A young(ish) opera singer's random thoughts and observations.

Wednesday, 1 March 2017

Have you brought any Mozart?

This post will no doubt be preaching to the choir, but having sat on a panel late last year and had discussions with my agent regarding my own audition repertoire, I thought it would be good to muse on the subject here. Auditions are an odd thing and putting together a set of arias that maximise your chances of employment often feels like a game of guessing the mindset of a mythical everypanel, while at the same time second-guessing your choices after every audition. If you're here expecting a recipe for the perfect audition portfolio, you're out of luck, I'm afraid. All I have to offer is more questions. I do hope that asking these in relation to each of your go-to or potential arias might just help you settle on a few choices and, as a result, give you some peace of mind. It might not, though...

Can you sing every note?

The most important question, and yet so often overlooked. I sang the Count's aria for years and with the stress of an audition I often struggled with what baritones often refer to as 'that %^&$ bottom A'. Coaches always said not to worry, because for one thing many top tier baritones did Count on the world's top stages with 'nothing down there', and therefore panels don't care about that as long as you have a stonking top F#. The thing is, if I fudge a note, regardless of whether the panel care (and despite what some coaches say, they might) - I do care, and it may put me off.

Same goes for coloratura. Don't be fooled by recordings or live performances of singers who have what I'd call 'approximate coloratura'. Just because they get away with it, doesn't mean you will in an audition. The truth is, with all these things, we need to set higher standards for ourselves as singers than what we're exposed to, especially in the polite British culture where coddling by teachers/coaches/music staff is a pleasant but not particularly constructive norm. If we don't expect more of ourselves then we're risking a decline in vocal standards across the board. But I was supposed to write about auditions...

Can you sing it any time day or night, with a 3-year-old at the piano?

The key to auditions is consistency, so make sure most of your rep is prepared so solidly that it is foolproof even at a 9am audition (yes, I've had one of those). You can have one aria that you only bring out when you feel the power flowing through you, though personally I prefer to stick to the solid stuff rather than vocal acrobatics I can't always nail. It's better to sing an immaculate Papageno or Masetto (so-called easy arias) than a pretty good Largo al factotum.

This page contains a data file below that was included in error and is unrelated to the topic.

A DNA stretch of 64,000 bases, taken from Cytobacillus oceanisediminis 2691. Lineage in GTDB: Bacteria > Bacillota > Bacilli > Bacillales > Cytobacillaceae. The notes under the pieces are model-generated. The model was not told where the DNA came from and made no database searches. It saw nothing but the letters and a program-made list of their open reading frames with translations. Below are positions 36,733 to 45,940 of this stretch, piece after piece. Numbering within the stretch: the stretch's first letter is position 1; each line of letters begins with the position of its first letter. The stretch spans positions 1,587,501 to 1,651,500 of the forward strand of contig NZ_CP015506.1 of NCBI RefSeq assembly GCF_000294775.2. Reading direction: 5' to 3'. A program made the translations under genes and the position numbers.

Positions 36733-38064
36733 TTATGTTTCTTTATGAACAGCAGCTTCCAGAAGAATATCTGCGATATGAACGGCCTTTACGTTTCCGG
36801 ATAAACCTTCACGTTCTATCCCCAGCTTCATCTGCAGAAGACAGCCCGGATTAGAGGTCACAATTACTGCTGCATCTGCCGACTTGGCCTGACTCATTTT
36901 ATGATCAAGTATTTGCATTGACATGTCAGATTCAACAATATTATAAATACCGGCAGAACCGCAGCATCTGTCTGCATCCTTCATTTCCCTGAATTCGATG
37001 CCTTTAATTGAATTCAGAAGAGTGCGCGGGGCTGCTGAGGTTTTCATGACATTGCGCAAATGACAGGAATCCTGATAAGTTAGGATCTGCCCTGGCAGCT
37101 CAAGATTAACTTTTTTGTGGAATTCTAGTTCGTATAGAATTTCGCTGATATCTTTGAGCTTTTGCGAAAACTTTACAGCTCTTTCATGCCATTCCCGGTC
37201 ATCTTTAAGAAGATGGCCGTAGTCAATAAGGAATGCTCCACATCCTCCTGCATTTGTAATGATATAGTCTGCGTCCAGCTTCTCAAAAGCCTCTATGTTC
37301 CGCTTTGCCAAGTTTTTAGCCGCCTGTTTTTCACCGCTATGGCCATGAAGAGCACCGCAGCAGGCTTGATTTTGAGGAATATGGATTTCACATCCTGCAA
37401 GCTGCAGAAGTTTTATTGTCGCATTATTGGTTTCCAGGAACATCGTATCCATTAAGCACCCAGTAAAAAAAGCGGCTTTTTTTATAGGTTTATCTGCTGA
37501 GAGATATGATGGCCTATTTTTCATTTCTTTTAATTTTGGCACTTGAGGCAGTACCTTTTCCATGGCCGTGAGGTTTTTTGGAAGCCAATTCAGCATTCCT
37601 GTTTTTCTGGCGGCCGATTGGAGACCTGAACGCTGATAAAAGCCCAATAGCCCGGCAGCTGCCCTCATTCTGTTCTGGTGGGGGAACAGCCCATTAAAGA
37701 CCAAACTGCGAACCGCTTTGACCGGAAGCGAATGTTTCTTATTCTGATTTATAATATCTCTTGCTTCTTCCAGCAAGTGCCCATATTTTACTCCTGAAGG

Is it controversial?

There is a reason most casting professionals recommend presenting standard repertoire. It gives them an instant frame of reference. From what you sing, they can extrapolate what roles you may be suitable for. Within standard repertoire, there are controversial arias - ones that can be sung in vastly different ways, about which everyone has strong opinions. This can refer to tempo, ornamentation, volume, character, etc. These are probably best avoided. If you take something to coaches and get the idea each coach wants it differently - find a new aria.

Do you care?

Why are you singing it? If it's just because someone told you it suits you, then don't bother. You need to enjoy singing the aria, otherwise how are the panel supposed to enjoy listening to you? Find joy in the singing, find something you care about and can identify with in the character. Don't take an aria just because you feel you should offer a Mozart/bel canto/German piece, for instance.

What does it show?

You want to send a clear main message - I can sing. The secondary message is - these are the things I can sing. Ideally you want to keep that second one as broad as possible while maintaining its clarity. I used to audition with Pelleas' tower scene, thinking it showed I could do French, difficult music and high singing. I was promptly told that all it shows is that I can sing Pelleas. That's not all that useful outside of a specific audition for the role. Then when putting together a 3-5 aria set, don't necessarily think each piece should show something different. They'll only hear one or two, and will want to look at your other offered options and be able to imagine how you'd sing them. If you offer 3 different fachs, they'll just be confused as to what jobs you're trying to go for.

Can you do the role now?

If not, probably don't bother offering the aria. There may be exceptions (specifically  covers / young artist productions), but offering Father from Hansel and Gretel at the age of 25 can send the wrong message - namely 'this guy has no clue'.

Do you know it too well?

The danger with overly familiar rep is that it can become under-energised in terms of performance, or a bit vague musically. Make sure you tighten all the screws every now and again. It's also good for the soul to introduce a new aria into circulation once in a while.

Of course, this mostly applies to general auditions. If you're going for a specific role, take the appropriate aria, on copy if necessary, plus pieces that are complimentary to that role. Taking a Handel coloratura aria to a Marcello audition is like bringing a knife... you know.

Well, that's it from me on this subject for now. I'm assuming singers out there can figure out their own equivalents for all my baritone aria references, otherwise they probably need more help than I can provide in a blog. In closing - don't blindly follow advice from teachers/coaches, listen to your instrument (it'll let you know if you're not ready for something yet, as long as you're not blinded by arrogance), and set high standards for yourself.

No comments:

Post a comment